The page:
Questions to Ask Yourself Before Setting Your New Years Intentions

goal-setting lifestyle wellness Jan 26, 2024
Kelley sitting on countertop

Years ago, when I finally let go of my food rules and embraced a more intuitive way of eating, I also relinquished my New Year's resolutions, which had always revolved around weight loss. Instead, I started to really embrace a new tradition that has enabled me to align more closely with my values, aspirations, and dreams.

I think that before jumping into another program or buying another membership, its so important for us all to take the first week or so of the year to reflect on the last 12 months. Personally, this intentional pause allows me to reestablish a profound connection with myself, so that I can dive deep into the core of my experiences and lessons from the prior year. Contrary to the conventional approach of hastily crafting resolutions on January 1, I've prefer a more deliberate and gradual immersion into the year and in doing so, I have found that it really allows me to feel more focused and accomplished.

Instead of imposing strict rules in the early moments of the year, I find solace in the art of easing into what I want to accomplish. A big part of why so many people fail is because they think that the have to do this huge overhaul all at once. So these days, for me, this process involves a deliberate exploration of my values, a careful consideration of my aspirations, and the crafting of intentions that resonate authentically with my innermost desires. It's a nuanced ritual that allows integration of how Im evolving with the opportunities and challenges that lie ahead.

So where should you start?

Grab a pen and paper!

If you've kept a journal I would recommend looking back at the notes you've kept this past year. What twists-and-turns have happened in the last 12 months? How did you evolve? Are there moments that the you from a year ago never could have imagined?

From there, it's time to set intentions but before you do... An issue I see with a lot of my clients and that I personally had for so long is that the goals that we set come from a place of what other people's expectations are or from a place of wanting to be perfect. This manifests as seeking approval from others, striving for perfection, and persistently worrying about potential disapproval or anger from those around us.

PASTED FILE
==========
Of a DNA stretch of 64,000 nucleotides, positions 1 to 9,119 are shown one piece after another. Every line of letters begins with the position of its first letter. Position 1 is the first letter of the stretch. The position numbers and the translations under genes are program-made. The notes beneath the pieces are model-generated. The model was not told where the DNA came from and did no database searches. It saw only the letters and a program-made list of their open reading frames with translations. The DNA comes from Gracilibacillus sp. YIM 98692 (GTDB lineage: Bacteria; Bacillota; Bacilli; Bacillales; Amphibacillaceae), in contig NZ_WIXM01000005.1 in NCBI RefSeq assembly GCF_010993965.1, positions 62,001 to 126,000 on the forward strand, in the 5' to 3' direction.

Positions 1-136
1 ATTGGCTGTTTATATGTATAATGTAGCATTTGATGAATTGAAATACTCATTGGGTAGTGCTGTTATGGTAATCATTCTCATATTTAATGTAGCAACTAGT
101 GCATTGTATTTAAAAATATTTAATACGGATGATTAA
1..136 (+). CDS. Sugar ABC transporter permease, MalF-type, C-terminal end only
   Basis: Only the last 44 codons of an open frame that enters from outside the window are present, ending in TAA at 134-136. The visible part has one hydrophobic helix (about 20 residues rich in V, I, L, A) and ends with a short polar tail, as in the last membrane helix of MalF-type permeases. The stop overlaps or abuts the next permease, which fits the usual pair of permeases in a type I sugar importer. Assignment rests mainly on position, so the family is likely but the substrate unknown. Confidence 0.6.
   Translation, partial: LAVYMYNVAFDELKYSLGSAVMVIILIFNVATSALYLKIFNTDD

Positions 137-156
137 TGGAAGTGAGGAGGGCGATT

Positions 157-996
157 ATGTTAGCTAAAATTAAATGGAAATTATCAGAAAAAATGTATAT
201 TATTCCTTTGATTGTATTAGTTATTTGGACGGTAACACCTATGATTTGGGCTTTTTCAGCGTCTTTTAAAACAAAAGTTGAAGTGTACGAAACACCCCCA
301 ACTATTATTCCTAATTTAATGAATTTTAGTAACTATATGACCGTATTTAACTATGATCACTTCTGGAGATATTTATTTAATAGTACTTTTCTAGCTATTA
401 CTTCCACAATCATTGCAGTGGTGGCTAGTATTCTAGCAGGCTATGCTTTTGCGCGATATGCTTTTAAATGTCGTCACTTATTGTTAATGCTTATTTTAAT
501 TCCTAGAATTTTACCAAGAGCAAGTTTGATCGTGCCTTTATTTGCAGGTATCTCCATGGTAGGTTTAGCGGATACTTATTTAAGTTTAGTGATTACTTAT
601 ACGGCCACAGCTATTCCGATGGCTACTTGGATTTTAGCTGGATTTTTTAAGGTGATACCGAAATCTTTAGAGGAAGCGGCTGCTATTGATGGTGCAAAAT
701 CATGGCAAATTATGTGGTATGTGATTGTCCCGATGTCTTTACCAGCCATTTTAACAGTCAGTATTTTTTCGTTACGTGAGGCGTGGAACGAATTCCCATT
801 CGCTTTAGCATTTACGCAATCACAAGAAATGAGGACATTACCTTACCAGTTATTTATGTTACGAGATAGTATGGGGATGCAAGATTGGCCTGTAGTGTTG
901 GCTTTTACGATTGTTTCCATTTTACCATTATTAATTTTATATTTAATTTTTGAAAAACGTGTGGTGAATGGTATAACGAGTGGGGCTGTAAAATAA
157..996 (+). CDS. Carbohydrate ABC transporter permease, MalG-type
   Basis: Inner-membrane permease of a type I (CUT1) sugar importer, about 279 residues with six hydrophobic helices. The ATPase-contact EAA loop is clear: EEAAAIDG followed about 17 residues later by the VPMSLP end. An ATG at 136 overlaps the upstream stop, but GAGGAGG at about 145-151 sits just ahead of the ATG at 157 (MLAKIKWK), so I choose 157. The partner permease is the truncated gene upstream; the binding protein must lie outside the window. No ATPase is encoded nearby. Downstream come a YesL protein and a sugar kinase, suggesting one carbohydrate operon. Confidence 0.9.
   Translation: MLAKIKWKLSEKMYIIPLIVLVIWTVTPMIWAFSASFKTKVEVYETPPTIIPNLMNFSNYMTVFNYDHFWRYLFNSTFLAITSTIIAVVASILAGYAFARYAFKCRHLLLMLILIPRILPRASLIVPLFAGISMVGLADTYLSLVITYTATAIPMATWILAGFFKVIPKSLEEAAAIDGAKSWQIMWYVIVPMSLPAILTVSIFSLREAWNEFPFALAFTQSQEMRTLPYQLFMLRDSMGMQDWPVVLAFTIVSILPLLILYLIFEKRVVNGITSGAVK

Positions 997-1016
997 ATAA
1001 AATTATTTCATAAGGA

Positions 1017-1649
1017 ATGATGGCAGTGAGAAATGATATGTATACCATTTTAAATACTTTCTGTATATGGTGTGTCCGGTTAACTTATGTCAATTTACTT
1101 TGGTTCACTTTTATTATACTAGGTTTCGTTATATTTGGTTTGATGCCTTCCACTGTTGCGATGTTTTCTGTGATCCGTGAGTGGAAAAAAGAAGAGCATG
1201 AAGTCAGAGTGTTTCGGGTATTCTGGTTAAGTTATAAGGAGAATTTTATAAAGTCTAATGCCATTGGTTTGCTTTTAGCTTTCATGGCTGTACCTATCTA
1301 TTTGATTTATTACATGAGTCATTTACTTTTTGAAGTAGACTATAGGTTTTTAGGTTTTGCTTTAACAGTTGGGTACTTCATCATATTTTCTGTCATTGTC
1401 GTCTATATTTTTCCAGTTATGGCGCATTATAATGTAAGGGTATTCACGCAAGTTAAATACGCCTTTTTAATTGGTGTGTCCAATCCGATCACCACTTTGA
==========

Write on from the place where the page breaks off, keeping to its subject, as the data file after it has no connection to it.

So what are the intentions you want to set for YOU?

Are there areas of your like that rather than achieving more, you can work on softening and enjoying what is?

Finally, as you prepare to embark on something new – whether speaking to yourself with compassion, eating intuitively, moving with more joy, setting boundaries, healing your hormones, or something else - think about the foundational skills you need to set first. Going back to that point of not overhauling all at once, because it never works, what are the first few small things that will help you set the stage to get to that better version of yourself you're envisioning? How can you track and follow through with those foundational things?

If you like what you hear here, and you want to learn more about how to remain consistent with the goals you're setting this New Year's while maintaining an air of ease, grace and compassion through it all, come join us in the break free from self sabotage 30 day program - you can still get in now and gain all the insights to become the version of you you want to be